One of the things I did on my recent trip to Israel was to cycle round the Sea of Galilee. A cycle-path is being developed around much of this, but there are some parts where you need to use the main road, and in the north-east corner this takes you quite a way from the Sea itself. As soon as you are away from the shoreline it can ramp up quite a bit. The Sea is really a lake, the freshwater lake with the lowest elevation in the world – the Dead Sea to the south is lower, but of course isn’t freshwater. I hired a bike from a local hostel which was functional but not much beyond – the best of what they had. It was about 40 miles in total. I did this fairly early one morning, between 8-11am, to try to avoid the worst of the heat.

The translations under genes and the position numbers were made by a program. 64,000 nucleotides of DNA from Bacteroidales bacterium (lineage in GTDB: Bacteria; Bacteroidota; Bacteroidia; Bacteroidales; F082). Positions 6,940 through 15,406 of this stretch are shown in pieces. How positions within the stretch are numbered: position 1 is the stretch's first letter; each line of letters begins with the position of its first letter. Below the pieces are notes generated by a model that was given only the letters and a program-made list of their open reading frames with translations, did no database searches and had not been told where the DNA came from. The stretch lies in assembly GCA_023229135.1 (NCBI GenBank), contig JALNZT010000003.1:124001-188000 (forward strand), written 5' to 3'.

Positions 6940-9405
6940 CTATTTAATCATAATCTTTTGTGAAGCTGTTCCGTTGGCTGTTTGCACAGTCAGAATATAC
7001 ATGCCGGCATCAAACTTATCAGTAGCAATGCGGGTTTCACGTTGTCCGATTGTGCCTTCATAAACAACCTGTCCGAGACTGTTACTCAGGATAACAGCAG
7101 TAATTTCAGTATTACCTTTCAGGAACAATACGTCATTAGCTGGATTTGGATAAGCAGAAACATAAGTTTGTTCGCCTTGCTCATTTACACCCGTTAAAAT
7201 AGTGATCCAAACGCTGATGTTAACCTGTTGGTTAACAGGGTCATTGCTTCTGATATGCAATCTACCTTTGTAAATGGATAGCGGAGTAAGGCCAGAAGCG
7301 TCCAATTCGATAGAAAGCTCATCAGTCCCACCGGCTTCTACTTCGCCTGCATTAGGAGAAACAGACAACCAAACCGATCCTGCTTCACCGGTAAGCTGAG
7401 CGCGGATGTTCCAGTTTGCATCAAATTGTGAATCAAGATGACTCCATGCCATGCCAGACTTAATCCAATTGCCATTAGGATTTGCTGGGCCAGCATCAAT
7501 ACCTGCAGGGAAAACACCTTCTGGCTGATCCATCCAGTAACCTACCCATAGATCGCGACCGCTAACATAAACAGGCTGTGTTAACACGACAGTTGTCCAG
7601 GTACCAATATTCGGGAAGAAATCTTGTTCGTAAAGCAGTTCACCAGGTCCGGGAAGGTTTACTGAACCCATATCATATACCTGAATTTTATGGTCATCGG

It’s a fascinating route. The wildlife is plentiful – herons, egrets, hoopoes, lizards, etc.; the views are great; and you really get a sense of the complicated interrelations of place and politics here. (I’ve long felt the best way to get to know an area is by bike – you can cover so much more ground than by foot; you appreciate the physicality of the terrain in a new way; and see much more than doing it by car.) On the east side, you cross into the Golan, through previously demilitarised areas between Israel and Syria, and for quite a stretch alongside a minefield. You cross the River Jordan twice, in the north and the south, and even though I’d been prepared for it, the diminutive scale is still a shock. To the south there is the first kibbutz at Degania Alef (‘Wheat of God’), and to the west the tourist town of Tiberias. The area around Tiberias was busy, but for long parts I was the only person around. It’s said to be the most popular tourist cycle route in Israel, but I didn’t see anyone else doing it. I guess late June is not the ideal time for it. The northern shore has a host of churches and other sites associated with the life of Jesus including Capernaum. It would have been good to stop off at more places, but I wanted to keep going before the heat became unbearable.